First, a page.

So to that extent there was an effect. It was for a period of time in a couple of isolated places where that was the example that happened. Virtually every one of our hotels is where they always were at or is doing better. So if a hotel is now running, for example, a 102% at market share and it used to run a 110%, was there an effect? I don’t know if it’s because of the president or because a new hotel opened down the street. If we’d been punished, our businesses would be failing but that’s not the case. The NBA pulled out two and a half years ago, that’s true, but they’ve been replaced by other businesses who have always wanted to get in and couldn’t. So on balance, I can see that our hotels perform really well against the market. Think about all these stars – we have more Forbes Five-Star hotels as a percentage of our portfolio than any company in existence today. To the luxury traveller, that’s kind of the validation we want. I don’t care if we have the plaque, I may have said this, but it’s more about the validation to our consumers. They mostly want to know, “am I going to be in a great hotel? Am I going to get great service? Is it going to be personalised service?”
Looking to the horizon in terms of hospitality trends, are you looking at any new technologies or innovations?
Let me give you a few examples because I am a contrarian when it comes to new technologies. I don’t want to invent anything. Steve Jobs didn’t invent the iPhone, he innovated the iPhone. What I’m focused on is that you need to stay alert to what a customer really wants and find a way to do it better. I feel like the company’s in a pendulum swing with technology.
What a real luxury customer wants is the interface, the human being. This is the hospitality business, which relies on great humanity. So I don’t want to have my iPhone open my doors, I want an employee to help you, if you want it, and not to depend on technology just to save labour. I gave a conference a few months ago and said the industry should stop spending on technology and start spending more on people. Recruiting great people, training them, helping them to be great hospitality provides. So my stance here is that we stay alert to it.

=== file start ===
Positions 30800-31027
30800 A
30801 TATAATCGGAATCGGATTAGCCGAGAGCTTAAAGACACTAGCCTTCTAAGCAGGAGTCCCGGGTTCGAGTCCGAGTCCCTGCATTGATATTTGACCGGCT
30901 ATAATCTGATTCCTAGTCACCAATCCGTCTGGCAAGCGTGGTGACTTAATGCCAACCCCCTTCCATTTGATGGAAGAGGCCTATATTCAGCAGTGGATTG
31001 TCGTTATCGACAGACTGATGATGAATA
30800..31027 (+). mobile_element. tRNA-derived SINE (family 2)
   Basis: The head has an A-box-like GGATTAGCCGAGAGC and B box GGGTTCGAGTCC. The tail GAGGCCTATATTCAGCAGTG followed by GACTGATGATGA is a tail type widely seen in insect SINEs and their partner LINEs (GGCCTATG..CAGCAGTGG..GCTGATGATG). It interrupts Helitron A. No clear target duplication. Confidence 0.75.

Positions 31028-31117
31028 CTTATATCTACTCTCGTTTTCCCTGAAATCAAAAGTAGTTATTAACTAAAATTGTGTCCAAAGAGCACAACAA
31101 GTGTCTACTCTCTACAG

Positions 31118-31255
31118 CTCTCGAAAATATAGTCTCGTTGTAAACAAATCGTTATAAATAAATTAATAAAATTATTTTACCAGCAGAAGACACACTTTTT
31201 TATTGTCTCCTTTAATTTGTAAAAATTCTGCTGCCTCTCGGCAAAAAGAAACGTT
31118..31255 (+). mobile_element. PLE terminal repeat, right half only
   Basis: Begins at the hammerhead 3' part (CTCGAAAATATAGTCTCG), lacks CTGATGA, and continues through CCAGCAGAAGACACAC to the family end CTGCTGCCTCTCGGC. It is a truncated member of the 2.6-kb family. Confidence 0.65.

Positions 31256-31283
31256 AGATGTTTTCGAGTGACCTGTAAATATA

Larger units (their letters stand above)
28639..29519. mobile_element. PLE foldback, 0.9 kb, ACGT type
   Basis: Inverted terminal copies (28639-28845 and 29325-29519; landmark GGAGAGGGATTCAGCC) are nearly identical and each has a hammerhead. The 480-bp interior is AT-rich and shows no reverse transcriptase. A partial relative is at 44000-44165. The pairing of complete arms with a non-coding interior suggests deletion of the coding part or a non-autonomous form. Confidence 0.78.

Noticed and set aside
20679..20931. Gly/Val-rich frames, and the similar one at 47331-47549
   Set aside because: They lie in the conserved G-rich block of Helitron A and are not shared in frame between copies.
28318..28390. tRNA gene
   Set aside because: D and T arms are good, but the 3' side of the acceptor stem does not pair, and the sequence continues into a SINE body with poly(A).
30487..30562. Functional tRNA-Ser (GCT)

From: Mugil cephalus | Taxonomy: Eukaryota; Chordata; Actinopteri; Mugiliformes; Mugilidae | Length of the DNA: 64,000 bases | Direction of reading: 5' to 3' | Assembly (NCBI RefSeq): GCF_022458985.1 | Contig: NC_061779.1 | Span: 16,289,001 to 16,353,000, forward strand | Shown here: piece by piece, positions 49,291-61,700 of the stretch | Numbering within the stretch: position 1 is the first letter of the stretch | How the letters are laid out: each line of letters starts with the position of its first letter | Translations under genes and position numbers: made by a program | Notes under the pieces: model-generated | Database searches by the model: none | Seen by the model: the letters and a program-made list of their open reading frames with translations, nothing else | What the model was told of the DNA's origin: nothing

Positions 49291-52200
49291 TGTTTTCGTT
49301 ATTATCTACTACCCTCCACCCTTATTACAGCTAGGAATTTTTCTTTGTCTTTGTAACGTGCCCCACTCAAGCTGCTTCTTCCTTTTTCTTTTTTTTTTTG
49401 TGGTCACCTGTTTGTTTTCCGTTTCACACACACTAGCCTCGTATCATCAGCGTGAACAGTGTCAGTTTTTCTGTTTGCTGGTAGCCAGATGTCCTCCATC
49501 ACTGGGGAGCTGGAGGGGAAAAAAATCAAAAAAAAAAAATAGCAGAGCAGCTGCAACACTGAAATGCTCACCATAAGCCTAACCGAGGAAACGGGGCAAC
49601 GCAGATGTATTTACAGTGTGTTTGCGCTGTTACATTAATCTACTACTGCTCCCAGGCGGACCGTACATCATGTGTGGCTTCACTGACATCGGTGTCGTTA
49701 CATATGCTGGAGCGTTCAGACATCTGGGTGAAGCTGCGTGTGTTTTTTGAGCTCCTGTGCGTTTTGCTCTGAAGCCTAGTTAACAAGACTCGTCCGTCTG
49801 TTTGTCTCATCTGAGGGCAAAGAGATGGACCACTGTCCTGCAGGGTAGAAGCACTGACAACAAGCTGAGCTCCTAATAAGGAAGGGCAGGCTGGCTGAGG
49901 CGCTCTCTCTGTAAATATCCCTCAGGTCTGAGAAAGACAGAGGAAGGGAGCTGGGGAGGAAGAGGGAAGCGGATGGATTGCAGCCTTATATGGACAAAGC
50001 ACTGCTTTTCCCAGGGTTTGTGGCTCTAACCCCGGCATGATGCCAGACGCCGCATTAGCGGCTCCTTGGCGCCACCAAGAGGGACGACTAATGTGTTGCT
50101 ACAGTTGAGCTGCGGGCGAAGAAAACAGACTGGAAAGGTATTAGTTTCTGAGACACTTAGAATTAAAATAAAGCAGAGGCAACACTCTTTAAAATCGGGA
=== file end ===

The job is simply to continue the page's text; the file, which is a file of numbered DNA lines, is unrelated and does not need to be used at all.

We do want to stay abreast and provide people with what they want, but not as a standard. So if you don’t want to have an iPad in your room that opens your windows, opens your doors, all that stuff, then we are not going to have it. So I don’t think the industry really innovates well. I think there’s always this push to announce something new without respecting whether it’s the right thing to do or is this news. So we don’t chase news. If you know what a luxury customer wants – for example, our incredible sheets – then what that company should do is every year be sure they are buying the best sheets. So we really focus very heavily on “let’s be sure we’re doing what you want better than anyone else”. Maybe it’s just because I grew up in the business and I’ve learned enough to say I don’t need to be the guy with the new announcement, I need to be the guy where the customers are saying, “that’s the best hotel, that’s the way to run the business”.
NB: This interview was conducted before The Trump Organization announced it was cancelling plans for Scion and American Idea Hotels – two previously announced brands that had not yet launched. Portions of the interview have therefore been redacted and the following statement was shared upon request:
“When politics are over, we will resume doing what we do best, which is building the best and most luxurious properties in the world. The interest in the Trump brand has never been stronger.” – Donald Trump Jr.